Did you notice how daily quiet time is the first thing on the list? That’s not an accident, my friends! Children need time each day for independent, unstructured play, and they also need to learn how to quietly play while you’re concentrating on completing your own tasks. There’s nothing more frustrating than being interrupted roughly 1,000 times while trying to finish a big project… especially if you’re a work from home Mom like me!
If you’re struggling to come up with summer activities for kids, try making an “I’m Bored” jar! for older children. Then when your kids come to you complaining of boredom, you can just point them in the direction of the “Bored Jar” for them to select something to do.
You could even create a separate “Quiet Time Jar” with independent, quiet activity options like sitting outside and sketching something in the backyard, reading a book on the porch, or coloring a detailed coloring sheet.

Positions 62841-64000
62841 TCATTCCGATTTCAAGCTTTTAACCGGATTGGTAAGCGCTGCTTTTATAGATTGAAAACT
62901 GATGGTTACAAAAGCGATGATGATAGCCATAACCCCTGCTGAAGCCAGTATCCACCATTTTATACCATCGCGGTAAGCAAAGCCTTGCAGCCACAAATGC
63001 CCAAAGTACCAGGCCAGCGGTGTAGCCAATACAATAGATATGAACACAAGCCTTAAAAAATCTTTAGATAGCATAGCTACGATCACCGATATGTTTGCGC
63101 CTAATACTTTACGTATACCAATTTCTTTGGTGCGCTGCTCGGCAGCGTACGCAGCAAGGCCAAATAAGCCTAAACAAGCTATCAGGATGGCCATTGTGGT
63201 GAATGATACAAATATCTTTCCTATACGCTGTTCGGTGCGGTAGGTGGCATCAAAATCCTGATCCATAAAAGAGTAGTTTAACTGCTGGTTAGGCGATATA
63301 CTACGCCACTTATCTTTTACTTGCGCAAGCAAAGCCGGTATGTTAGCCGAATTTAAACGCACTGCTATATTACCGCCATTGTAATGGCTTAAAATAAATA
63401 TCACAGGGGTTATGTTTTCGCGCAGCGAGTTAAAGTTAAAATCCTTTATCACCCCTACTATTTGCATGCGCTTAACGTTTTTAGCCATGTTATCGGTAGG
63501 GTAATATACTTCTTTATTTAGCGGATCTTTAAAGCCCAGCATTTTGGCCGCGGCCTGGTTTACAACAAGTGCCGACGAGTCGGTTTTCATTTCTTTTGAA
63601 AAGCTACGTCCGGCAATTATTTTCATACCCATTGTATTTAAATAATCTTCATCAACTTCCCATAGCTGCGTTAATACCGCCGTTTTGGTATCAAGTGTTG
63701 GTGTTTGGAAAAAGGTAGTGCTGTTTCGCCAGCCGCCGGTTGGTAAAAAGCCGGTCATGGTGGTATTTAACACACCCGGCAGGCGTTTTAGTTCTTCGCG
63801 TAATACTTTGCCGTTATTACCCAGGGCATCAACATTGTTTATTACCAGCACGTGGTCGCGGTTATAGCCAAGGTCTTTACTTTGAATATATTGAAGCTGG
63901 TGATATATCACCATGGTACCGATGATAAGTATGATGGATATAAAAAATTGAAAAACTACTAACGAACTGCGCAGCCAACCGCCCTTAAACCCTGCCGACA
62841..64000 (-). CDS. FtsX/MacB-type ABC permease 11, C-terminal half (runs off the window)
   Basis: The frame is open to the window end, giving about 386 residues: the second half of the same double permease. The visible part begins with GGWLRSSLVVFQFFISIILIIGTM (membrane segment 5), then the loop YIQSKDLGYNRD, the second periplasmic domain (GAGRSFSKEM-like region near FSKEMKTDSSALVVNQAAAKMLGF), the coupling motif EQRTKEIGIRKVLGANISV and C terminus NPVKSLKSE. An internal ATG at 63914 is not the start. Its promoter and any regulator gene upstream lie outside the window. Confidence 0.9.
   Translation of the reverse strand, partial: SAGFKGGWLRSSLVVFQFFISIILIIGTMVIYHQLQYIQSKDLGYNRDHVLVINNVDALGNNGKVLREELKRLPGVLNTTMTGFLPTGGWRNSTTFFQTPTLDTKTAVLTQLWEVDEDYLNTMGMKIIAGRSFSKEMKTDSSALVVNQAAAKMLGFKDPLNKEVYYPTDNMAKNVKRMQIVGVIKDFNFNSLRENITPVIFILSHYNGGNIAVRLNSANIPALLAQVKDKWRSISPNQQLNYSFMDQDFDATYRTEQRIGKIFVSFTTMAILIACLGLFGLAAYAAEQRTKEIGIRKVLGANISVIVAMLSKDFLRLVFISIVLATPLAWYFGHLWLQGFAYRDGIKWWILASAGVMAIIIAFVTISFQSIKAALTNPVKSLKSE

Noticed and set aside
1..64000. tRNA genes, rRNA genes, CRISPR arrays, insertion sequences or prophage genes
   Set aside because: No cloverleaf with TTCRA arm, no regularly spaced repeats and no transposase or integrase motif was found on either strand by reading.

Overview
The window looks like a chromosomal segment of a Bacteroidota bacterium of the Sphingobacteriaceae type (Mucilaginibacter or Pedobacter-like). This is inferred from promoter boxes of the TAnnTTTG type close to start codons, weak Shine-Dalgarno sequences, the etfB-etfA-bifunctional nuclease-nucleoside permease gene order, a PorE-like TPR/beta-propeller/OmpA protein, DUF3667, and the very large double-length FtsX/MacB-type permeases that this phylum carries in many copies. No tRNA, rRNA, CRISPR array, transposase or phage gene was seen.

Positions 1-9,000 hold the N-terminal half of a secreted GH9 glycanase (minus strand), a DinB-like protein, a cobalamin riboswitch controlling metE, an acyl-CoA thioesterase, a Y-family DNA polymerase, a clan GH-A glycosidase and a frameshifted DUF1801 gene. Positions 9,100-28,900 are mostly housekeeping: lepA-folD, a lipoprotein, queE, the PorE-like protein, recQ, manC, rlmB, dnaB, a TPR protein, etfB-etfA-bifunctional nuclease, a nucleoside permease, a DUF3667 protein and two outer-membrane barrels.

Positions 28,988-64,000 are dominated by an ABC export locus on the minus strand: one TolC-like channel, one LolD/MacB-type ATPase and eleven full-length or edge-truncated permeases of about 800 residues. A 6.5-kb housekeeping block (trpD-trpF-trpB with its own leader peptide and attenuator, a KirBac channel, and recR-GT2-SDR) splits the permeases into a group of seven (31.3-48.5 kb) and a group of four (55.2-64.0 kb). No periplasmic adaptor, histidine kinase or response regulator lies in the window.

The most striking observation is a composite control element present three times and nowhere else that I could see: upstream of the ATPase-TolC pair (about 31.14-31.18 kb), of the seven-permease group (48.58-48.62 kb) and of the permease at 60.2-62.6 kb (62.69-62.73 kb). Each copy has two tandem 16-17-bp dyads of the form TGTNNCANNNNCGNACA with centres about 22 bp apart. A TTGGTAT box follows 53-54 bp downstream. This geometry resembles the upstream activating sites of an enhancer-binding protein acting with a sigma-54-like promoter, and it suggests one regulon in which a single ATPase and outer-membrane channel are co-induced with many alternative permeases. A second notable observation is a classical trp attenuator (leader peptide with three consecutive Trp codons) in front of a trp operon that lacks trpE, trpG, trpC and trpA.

Quiet bins are also an excellent way for toddlers and preschool-age kids to pass the time, and I’m a big fan of these preschool quiet bins from Arrows and Applesauce.
Spend Time Outside Each Day
I can’t stress enough how important it is for children to have multiple opportunities for outside play each day. There are countless social, cognitive, and physical benefits to outdoor activities and unstructured playtime. I’m sure you’ve noticed that after an afternoon at the park, your children are much more content.
There is no shortage of outdoor play ideas, and you can find several excellent options on my free printable Summer Bucket Lists!
You can paint rocks, play putt-putt golf, and go on a picnic at the park, just to name a few. Try to mix and match kids’ summer activities to make each new day fresh and exciting.